The Tasmanian Symphony Orchestra joined with musicians from the Australian National Academy of Music in a concert of epic scale, featuring Strauss to Stravinsky in the Federation Concert Hall.

The stage was full – among abundant sections of strings and brass we were also graced with two harps and an organ – and Ligeti’s Lontano opened the night. The piece was slow to unravel, and wrapped its way around the concert hall as the musicians dispersed its sound. In this way, it gave space for us to observe the physical sensation of the music in our ears. Sustained, drone-like tones from the orchestra seemed to resonate deep within our heads and, through this immersion, forced us to observe the concept of sound. This is perhaps a reason that parts of the 1967 work found its way into films such as The Shining and Shutter Island – each drawing us into psychologically complex journeys of the mind.

The work was painstakingly slow but never dull – instead, we could move with it between each instrumental section and admire their impressive timbres. The piece eventually evolved into a wave of sound with controlled intonation from the group (despite often grotesque dissonances). It was a wise decision to open with this work, whereas the following Strauss piece Also Sprach Zarathustra may have been a more obvious selection.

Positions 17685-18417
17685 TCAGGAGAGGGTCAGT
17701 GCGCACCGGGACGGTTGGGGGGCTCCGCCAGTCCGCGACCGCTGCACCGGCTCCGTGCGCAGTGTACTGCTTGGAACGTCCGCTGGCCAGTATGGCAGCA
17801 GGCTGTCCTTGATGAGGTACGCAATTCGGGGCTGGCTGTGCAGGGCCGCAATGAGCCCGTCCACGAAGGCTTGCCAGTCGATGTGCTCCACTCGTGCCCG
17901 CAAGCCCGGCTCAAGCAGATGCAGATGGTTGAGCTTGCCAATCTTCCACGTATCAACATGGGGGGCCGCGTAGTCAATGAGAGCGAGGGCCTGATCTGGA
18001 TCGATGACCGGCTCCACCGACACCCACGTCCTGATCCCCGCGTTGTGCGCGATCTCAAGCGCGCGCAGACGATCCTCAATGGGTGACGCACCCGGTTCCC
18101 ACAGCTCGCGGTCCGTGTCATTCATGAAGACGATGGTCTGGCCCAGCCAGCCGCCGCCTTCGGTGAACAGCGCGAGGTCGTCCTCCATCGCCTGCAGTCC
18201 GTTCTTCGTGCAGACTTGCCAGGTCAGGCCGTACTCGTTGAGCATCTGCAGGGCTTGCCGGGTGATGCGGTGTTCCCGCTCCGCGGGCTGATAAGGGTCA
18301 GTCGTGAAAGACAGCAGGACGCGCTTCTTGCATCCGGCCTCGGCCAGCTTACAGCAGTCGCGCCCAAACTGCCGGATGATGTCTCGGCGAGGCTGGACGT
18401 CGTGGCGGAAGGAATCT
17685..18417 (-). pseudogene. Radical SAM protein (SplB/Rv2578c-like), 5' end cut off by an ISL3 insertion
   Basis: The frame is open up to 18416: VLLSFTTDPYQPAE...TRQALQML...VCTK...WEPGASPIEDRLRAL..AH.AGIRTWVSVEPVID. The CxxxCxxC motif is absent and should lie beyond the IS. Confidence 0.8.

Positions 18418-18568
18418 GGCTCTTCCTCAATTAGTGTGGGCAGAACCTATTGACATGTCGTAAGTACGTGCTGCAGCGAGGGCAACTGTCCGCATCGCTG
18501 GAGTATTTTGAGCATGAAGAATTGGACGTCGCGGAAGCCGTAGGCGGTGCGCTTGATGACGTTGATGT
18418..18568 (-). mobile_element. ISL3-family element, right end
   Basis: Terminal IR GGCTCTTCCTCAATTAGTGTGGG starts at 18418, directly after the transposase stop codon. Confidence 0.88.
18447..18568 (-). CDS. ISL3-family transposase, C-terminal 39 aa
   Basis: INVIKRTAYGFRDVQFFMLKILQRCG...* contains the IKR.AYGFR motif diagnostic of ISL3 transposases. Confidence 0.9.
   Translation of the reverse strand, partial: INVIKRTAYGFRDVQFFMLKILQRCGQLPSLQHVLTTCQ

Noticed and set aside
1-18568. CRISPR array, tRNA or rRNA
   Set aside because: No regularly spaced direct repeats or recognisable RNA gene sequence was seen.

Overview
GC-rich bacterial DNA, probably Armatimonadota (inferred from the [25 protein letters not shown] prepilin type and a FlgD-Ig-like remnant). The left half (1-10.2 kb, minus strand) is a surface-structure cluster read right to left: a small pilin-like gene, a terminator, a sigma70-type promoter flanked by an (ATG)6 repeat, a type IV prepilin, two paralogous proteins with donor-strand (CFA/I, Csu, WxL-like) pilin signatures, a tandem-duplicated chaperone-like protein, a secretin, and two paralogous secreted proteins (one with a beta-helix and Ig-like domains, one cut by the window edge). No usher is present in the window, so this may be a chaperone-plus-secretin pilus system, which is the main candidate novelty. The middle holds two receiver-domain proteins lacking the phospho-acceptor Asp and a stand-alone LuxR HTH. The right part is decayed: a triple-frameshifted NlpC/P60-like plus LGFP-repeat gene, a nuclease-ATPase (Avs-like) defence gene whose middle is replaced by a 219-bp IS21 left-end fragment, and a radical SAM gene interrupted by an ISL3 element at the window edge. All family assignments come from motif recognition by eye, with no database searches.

We heard the movements of the symphonic poem rolled into one, but commencing with its renowned Introduction: Sunrise. This was made popular among general audiences through its starring role in 2001: A Space Odyssey. It was a strong starter but even more important was the opportunity it gave to listen live to the less famous movements. And these spoke to us with just as much presence as the introduction. Throughout Of Joys and Passions, The Funeral Song, Night Wanderer’s Song, and more, we were taken on a journey of moods which progressed quickly and skillfully. The orchestra moved from liftingly romantic, to explosively tense, and reserved brooding in the space of what seemed an instant. A well programmed work for the coming-together of an orchestra this size.

Post-interval, the TSO and ANAM players engaged in a performance of even deeper intensity, proving their high stamina by the end of the night: this was exhibited through their performance of Stravinsky’s The Rite of Spring. Written as a ballet, the composer’s primitivism caused an uproar at its 1913 premiere. While the audience may not have reacted with shock and violence on this occasion, the orchestra certainly portrayed sounds to that effect and in particular through Danse des Adolescents (Dance of the Young Girls), and Glorification de l’elue (Glorification of the Chosen Virgin). This high-impact work secured a fantastically rowdy response from the audience – this time because we’d have loved to listen on for longer.


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